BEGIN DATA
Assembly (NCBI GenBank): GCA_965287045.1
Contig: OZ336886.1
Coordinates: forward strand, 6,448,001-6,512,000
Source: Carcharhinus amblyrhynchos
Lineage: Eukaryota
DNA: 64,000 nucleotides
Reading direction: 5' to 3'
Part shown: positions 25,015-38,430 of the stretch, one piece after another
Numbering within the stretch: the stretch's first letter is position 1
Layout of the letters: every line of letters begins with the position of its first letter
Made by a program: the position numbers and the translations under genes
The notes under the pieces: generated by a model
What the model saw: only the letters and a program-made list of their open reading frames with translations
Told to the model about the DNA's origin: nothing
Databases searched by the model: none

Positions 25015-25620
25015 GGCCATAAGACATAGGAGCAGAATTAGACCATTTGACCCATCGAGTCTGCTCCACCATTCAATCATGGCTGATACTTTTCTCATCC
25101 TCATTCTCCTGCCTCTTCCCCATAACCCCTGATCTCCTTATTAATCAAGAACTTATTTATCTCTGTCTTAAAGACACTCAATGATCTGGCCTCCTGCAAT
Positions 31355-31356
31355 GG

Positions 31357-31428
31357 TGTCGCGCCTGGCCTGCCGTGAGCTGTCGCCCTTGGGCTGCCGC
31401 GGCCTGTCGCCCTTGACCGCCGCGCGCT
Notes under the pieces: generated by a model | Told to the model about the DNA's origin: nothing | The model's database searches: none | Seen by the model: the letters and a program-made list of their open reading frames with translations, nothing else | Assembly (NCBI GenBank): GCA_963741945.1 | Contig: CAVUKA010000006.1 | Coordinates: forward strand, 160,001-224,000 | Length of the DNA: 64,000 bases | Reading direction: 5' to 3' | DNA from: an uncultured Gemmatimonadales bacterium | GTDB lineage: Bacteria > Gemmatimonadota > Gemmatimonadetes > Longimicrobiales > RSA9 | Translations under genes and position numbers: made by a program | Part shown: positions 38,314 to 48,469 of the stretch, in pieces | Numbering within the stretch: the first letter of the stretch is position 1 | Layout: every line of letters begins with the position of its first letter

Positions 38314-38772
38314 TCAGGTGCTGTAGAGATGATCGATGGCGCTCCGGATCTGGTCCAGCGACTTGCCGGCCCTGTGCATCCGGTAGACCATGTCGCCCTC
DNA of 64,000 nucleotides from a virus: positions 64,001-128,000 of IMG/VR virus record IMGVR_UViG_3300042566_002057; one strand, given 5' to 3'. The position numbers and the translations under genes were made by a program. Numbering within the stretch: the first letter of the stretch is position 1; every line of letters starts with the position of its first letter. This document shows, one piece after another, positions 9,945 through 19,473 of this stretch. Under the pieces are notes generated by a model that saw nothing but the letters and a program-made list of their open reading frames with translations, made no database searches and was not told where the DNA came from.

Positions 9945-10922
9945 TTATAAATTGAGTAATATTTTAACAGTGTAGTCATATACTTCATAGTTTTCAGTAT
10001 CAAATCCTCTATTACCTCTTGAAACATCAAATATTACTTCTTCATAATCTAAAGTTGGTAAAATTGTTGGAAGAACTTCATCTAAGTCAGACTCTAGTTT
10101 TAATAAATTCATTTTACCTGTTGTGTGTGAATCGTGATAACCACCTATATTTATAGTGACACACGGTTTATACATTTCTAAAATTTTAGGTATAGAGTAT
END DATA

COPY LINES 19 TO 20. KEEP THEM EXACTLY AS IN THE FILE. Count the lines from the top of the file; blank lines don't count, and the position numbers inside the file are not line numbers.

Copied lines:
Positions 31355-31356
31355 GG